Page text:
It would be nice to think of this as an issue that one day i would need to face, although, pessimistic me, i have my doubts about ever “passing” all that convincingly. Still, this is something i’ve discussed before – and i am interested in views from others on here.

Genuinely interested, by the way, because i know my views have been shifting over the last few months. When and how is it right to “out oneself”? Assuming one does “pass”, when should one tell. Or indeed, should one?

In work, i know i have changed. A few months back, i tended to add a slightly self-deprecating explanation at the end of e-mails to new contacts, pointing out my trans status. I don’t do that any more. I am feeling less trans, more female: and for work, it seems to me, it is no-one’s business whatsoever.

In this context (see my Politics Blog for more details) I am with Julian Huppert, Lib Dem MP for Cambridge, who was recently to be heard arguing that maybe, in future, official documents should be gender-free unless gender was absolutely required.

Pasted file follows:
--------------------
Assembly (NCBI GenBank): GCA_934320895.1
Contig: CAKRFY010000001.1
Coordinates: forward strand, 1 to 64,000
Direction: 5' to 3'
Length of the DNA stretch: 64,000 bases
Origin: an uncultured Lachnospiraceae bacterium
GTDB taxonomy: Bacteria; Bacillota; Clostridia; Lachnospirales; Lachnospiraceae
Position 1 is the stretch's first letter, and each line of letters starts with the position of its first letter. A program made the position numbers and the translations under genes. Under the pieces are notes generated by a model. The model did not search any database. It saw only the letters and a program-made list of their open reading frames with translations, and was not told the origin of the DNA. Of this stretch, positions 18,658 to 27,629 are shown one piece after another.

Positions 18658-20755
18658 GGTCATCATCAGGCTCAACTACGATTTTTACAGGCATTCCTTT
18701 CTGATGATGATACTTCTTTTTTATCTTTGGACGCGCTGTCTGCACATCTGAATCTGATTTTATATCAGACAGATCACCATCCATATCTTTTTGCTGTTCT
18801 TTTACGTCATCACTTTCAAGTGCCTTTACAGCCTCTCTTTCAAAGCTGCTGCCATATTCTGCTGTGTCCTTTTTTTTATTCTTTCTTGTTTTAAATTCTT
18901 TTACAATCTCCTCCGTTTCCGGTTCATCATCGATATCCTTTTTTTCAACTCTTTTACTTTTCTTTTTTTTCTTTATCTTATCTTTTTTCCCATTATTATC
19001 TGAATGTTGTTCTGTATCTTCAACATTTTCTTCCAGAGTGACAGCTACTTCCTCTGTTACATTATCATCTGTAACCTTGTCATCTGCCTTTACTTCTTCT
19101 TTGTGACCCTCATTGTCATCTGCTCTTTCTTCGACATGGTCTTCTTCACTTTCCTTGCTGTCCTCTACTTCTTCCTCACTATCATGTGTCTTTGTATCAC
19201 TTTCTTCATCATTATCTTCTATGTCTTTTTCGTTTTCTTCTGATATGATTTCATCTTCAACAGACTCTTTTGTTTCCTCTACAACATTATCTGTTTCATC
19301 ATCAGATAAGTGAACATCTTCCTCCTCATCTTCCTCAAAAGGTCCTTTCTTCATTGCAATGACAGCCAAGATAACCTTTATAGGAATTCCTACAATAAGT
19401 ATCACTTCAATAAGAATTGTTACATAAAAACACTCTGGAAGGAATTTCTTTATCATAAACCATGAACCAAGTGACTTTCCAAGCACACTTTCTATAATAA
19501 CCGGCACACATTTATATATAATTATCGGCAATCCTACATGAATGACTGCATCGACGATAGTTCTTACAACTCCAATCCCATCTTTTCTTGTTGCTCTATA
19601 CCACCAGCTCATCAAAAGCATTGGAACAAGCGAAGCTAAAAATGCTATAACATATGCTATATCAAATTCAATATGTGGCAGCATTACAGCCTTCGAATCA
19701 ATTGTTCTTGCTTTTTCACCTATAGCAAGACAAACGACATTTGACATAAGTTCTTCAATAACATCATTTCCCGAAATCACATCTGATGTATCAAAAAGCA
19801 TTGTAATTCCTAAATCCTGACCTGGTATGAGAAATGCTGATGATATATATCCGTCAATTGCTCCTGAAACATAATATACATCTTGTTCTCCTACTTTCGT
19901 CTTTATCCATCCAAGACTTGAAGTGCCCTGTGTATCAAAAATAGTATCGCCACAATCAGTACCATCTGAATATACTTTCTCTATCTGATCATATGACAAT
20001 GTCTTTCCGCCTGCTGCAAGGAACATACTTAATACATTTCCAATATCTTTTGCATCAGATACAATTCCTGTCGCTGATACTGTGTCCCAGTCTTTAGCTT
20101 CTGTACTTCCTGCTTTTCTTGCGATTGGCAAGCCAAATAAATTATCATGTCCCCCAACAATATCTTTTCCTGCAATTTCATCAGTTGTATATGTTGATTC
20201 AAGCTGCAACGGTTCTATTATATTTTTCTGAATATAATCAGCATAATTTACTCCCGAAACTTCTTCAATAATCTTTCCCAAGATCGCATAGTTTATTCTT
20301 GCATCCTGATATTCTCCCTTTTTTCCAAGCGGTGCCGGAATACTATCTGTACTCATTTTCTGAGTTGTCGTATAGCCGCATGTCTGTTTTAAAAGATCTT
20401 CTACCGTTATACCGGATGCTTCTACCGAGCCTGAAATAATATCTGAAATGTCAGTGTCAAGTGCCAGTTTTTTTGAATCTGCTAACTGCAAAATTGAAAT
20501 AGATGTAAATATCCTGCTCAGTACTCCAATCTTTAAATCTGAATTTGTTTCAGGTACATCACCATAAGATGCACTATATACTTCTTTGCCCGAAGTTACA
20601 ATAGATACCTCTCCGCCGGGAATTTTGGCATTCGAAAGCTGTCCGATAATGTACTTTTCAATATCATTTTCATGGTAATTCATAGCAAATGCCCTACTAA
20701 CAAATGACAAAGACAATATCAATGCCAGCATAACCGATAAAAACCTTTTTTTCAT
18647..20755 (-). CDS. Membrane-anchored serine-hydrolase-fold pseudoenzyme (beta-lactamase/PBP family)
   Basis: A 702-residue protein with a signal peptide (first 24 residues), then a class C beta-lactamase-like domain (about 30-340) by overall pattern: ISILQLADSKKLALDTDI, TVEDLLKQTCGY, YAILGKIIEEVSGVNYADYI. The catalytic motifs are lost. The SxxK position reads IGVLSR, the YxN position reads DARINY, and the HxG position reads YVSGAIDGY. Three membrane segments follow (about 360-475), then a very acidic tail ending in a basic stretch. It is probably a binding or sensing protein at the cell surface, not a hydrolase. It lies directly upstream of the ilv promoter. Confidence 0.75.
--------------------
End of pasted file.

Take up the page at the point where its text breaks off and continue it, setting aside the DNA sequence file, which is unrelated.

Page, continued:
But what about personal interaction? On a date, for instance? It was a comment by the lovely Natascha Kennedy, berating New York agony uncle, the Ethicist, for his advice on this issue that set me off.

Natascha has interpreted the guy as advising trans men and women to out themselves on a first date. I am not so sure. A close reading of his “advice” suggests he may have contradicted himself.

That is, the reader has gone on a first date and detected a lot of evasiveness. They didn’t know their data was trans: just evasive. And, as some people will, they then went off and dug. My partner would do that.

The Ethicist’s answer is ambiguous. On the one hand, he is against “premature disclosure” – which i think means he doesn’t think you need to out yourself on a first date. But then he talks about such information being important “before a first kiss”.

Assuming he means one of those smoochy, melty red hot first kisses (as opposed to a polite peck on the cheek at the end of a date), he may have a point – and he may be coming in for some unwarranted stick.